Need a one to three year break from Navy service? Sailors can now take a break from active Navy service, courtesy of the new Career Intermission Pilot Program (CIPP).
The Fiscal Year 2009 Defense Authorization Act allows each of the services to establish programs which allow military members to take a break from active duty military service, in exchange for an extended active duty service obligation upon their return. The Navy is the first branch to implement this authority.
The Navy has decided to test the program for the next four years. The pilot program provides an opportunity for up to 20 officers and 20 enlisted participants each year in 2009, 2010, 2011 and 2012. Under the terms of the program, selected officers and enlisted will be transferred from active duty to the IRR (Individual Ready Reserve) for one to three years. While participating in the program, members will receive a monthly stipend of one-fifteenth of their basic pay. Additionally, they will retain active duty Tricare medical benefits for themselves and their family members, and are even eligible for a one-time funded move to anywhere in the continental United States, when they enter the program.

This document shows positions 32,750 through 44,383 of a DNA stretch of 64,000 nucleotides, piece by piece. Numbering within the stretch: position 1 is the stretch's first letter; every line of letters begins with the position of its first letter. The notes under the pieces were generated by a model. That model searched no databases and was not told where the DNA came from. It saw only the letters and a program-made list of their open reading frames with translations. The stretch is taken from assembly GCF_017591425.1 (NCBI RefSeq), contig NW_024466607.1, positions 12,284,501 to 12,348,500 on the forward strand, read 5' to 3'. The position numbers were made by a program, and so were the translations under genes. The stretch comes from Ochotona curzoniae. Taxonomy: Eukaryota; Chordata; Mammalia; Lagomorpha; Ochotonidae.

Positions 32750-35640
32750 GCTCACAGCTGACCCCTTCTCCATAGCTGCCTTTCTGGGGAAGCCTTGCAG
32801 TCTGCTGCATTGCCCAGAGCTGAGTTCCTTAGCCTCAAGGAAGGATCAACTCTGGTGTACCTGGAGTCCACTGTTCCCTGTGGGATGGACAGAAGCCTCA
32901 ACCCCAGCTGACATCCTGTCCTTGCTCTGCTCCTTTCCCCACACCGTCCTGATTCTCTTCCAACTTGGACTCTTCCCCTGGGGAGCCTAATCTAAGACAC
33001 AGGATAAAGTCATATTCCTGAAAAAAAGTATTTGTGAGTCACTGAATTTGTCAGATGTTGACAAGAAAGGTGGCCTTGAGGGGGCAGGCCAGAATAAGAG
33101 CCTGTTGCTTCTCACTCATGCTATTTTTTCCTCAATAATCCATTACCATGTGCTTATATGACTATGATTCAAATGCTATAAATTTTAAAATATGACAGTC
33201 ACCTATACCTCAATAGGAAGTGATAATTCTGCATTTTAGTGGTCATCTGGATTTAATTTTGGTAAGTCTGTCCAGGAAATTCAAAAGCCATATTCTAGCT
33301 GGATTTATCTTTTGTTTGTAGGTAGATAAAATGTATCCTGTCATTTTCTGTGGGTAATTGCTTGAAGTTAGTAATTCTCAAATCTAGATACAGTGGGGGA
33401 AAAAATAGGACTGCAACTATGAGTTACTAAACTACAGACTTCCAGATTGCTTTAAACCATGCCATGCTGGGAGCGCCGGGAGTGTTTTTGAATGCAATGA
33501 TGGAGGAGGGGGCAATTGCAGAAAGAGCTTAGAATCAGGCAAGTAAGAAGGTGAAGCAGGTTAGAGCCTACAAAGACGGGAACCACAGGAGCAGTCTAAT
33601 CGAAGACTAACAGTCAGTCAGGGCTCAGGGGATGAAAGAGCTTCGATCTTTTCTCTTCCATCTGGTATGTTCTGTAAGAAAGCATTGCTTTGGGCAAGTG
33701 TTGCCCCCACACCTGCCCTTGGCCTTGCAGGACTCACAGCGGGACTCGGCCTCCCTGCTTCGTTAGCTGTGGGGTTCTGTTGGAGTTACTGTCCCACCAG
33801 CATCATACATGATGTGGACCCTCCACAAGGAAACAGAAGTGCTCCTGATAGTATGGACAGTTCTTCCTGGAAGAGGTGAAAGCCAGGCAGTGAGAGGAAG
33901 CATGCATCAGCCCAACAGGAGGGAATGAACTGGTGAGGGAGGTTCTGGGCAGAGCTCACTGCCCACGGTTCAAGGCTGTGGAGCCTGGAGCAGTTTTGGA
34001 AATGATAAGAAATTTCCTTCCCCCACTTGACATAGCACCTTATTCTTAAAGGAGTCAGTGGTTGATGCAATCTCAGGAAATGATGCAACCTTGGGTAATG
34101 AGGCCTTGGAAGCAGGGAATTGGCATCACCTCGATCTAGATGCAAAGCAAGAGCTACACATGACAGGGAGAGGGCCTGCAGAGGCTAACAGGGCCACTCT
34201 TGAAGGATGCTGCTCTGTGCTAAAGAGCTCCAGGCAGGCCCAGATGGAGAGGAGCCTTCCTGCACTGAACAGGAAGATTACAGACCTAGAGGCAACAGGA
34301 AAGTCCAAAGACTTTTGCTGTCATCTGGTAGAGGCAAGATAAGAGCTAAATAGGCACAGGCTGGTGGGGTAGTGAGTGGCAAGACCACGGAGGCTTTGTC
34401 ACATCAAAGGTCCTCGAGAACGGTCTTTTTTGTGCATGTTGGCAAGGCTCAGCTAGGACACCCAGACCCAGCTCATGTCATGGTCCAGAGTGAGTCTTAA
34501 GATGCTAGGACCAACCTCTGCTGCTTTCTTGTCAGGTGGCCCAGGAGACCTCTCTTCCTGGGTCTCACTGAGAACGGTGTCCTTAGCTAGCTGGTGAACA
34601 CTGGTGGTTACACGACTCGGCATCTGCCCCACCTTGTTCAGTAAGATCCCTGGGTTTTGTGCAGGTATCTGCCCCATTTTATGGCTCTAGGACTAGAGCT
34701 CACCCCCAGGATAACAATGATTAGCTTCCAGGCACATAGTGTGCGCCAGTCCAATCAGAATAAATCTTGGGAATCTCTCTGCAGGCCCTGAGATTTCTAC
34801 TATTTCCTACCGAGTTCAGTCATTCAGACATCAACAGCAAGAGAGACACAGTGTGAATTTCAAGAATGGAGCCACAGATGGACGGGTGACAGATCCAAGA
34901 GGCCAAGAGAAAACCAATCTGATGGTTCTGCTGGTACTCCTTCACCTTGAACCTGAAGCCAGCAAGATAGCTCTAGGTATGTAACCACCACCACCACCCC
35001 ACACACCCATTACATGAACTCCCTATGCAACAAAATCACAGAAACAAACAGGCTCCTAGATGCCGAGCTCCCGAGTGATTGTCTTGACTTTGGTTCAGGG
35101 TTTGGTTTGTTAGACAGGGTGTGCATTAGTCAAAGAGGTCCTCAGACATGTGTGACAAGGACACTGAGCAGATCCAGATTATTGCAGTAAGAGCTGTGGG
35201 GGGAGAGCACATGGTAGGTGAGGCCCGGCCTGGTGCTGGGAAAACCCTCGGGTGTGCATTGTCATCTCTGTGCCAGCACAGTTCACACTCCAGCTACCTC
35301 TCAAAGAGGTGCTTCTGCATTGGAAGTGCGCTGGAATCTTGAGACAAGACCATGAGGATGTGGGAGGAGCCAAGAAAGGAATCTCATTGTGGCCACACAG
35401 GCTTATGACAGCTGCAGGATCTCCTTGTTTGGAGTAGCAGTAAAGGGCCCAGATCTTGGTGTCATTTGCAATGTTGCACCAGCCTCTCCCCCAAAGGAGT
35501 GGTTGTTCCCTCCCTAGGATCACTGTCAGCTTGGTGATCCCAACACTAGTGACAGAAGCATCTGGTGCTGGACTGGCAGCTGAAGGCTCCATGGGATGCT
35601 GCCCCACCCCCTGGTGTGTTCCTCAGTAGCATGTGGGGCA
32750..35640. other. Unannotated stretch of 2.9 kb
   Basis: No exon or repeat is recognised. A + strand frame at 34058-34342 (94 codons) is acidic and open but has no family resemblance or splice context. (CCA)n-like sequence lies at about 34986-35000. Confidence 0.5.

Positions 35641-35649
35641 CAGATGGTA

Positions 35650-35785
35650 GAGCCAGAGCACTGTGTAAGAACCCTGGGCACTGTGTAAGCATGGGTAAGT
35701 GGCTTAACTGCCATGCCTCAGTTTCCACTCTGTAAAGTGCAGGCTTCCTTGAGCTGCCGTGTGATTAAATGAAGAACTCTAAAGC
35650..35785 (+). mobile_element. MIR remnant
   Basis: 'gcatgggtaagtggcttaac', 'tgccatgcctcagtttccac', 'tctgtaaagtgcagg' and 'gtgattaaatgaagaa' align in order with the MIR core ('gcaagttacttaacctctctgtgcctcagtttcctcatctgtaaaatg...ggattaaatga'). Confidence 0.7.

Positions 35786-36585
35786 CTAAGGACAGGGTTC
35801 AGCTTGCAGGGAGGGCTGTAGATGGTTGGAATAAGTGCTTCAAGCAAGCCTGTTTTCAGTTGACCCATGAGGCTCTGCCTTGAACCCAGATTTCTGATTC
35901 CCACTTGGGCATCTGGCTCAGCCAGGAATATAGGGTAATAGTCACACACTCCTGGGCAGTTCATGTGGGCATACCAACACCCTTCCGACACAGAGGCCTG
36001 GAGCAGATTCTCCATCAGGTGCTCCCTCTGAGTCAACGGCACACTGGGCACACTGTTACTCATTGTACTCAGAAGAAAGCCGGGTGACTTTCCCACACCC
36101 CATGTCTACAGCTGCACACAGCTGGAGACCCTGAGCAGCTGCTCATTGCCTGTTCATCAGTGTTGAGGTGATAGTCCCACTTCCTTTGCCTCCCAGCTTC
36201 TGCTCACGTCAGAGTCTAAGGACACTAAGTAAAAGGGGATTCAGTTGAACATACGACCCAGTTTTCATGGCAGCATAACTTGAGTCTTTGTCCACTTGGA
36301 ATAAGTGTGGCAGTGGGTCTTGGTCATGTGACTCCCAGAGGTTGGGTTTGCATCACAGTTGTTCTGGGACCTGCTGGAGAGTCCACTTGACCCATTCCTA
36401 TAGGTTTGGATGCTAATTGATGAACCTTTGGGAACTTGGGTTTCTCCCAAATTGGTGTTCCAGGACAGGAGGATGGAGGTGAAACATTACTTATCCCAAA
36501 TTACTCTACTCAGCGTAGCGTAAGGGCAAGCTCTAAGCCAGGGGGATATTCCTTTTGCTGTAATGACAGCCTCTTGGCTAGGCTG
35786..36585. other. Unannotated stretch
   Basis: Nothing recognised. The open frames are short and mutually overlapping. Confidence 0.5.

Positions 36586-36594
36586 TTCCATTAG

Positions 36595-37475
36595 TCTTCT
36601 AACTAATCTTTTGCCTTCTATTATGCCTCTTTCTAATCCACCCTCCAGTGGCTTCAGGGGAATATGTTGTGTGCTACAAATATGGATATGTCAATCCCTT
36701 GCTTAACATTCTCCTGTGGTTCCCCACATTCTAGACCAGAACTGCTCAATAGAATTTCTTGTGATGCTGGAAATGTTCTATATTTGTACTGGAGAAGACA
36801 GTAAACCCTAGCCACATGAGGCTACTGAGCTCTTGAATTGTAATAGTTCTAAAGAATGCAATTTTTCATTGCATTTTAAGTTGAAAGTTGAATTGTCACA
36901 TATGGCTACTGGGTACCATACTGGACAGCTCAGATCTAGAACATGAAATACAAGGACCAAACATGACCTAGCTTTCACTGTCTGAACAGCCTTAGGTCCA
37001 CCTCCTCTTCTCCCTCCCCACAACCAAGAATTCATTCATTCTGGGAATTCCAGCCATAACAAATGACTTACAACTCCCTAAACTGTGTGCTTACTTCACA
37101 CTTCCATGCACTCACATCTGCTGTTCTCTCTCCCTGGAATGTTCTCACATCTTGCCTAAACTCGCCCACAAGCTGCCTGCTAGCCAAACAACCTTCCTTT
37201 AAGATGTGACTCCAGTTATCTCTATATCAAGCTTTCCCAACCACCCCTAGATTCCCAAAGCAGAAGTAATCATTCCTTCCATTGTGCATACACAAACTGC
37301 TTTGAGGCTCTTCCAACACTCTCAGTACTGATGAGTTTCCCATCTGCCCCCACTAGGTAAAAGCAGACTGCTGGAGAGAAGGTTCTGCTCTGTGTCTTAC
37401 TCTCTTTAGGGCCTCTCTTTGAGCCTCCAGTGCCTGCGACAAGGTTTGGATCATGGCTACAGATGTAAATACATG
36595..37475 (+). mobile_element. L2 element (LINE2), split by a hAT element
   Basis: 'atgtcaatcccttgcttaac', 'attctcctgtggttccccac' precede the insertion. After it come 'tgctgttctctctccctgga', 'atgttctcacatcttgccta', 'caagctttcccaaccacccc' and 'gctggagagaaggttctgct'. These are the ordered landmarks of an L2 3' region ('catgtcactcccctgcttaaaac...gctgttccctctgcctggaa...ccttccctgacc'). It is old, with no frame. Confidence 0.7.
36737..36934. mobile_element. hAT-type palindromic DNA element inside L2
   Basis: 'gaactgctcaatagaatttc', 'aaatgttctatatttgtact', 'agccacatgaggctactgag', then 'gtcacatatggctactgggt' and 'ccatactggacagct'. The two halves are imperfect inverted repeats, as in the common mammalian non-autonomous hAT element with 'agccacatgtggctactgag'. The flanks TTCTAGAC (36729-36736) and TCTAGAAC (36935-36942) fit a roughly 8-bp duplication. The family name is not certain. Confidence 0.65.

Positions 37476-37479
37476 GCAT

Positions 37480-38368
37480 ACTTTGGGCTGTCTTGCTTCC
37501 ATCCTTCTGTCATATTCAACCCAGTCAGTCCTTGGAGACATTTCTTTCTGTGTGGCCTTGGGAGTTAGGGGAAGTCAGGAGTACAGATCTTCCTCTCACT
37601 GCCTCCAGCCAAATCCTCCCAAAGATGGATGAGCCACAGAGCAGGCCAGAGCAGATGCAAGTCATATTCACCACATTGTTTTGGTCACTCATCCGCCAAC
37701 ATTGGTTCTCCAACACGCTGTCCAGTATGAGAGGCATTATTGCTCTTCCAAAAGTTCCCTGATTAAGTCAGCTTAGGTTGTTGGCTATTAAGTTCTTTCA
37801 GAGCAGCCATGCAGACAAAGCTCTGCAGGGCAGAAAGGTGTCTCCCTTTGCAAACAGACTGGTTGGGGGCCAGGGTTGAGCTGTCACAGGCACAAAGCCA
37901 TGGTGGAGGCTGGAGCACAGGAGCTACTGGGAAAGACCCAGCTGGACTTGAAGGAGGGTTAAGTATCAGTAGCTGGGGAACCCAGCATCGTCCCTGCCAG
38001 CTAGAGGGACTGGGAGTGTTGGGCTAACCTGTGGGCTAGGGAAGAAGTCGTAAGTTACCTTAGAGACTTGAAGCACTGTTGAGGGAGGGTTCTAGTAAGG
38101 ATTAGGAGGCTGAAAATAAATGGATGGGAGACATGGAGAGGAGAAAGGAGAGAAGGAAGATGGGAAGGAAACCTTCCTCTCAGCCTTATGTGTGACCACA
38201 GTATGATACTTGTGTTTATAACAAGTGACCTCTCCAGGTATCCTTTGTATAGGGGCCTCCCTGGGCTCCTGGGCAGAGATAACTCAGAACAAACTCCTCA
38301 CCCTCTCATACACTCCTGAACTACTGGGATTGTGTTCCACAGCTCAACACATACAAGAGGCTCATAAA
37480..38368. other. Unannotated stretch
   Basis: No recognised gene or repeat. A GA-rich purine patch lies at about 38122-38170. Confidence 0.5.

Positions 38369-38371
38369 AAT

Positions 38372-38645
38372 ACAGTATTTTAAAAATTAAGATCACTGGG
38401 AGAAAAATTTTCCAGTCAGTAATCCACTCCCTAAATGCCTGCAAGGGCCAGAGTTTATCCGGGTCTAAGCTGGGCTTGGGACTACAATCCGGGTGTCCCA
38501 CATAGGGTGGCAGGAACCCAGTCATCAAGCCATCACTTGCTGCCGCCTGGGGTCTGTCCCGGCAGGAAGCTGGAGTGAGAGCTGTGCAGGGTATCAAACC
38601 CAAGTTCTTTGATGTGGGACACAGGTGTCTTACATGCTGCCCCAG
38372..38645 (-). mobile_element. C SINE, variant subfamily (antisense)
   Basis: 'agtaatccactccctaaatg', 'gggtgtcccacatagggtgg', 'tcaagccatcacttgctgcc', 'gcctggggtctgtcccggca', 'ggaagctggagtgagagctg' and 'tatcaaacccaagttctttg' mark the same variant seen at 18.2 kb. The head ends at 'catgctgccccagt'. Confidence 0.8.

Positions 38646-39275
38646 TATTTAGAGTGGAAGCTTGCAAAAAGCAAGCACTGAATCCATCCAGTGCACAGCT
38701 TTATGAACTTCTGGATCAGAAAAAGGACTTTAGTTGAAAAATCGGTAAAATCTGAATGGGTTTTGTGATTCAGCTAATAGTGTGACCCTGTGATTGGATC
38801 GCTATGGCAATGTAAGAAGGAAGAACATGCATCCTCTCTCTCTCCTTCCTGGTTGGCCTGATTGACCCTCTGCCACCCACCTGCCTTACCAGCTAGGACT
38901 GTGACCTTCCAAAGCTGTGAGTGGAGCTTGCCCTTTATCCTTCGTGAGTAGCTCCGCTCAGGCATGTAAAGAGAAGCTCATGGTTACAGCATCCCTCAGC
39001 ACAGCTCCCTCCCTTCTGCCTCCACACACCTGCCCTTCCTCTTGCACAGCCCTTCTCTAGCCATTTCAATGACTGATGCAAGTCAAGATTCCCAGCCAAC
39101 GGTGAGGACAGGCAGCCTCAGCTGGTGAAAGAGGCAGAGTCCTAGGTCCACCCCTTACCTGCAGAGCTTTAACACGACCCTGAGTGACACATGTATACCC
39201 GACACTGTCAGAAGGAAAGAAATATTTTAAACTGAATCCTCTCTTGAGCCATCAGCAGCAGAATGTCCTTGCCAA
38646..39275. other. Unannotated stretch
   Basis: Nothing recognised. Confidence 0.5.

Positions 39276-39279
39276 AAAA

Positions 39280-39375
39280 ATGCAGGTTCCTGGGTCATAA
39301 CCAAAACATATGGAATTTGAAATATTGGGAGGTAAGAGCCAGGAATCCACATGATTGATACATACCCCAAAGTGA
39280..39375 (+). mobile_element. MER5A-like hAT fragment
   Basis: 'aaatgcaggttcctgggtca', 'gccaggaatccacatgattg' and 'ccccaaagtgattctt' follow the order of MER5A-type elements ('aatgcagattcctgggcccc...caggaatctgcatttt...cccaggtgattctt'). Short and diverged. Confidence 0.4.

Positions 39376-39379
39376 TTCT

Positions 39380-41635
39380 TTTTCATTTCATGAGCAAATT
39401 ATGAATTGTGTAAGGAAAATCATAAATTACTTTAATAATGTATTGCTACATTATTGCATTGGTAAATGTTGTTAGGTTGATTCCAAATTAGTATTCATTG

All program participants will return to active duty at the end of the period prescribed and will incur a two-to-one service obligation for every month in the program (served in addition to any previously existing obligation). Time spent in the IRR will not count toward retirement, computation of total years of commissioned service, or high-year tenure limitations.
The break in service excludes participants from promotion consideration. Upon returning to active duty, officers will have their date of rank adjusted, and enlisted members will have their active duty service date adjusted in order to be competitive with others of similar time in grade on active duty.
According to Navy officials, the pilot program is only for top performers who have the desire to "Stay Navy," but need some time off. It could be for any number of reasons – to pursue a degree full-time, to take care of an ailing parent, or to start a family.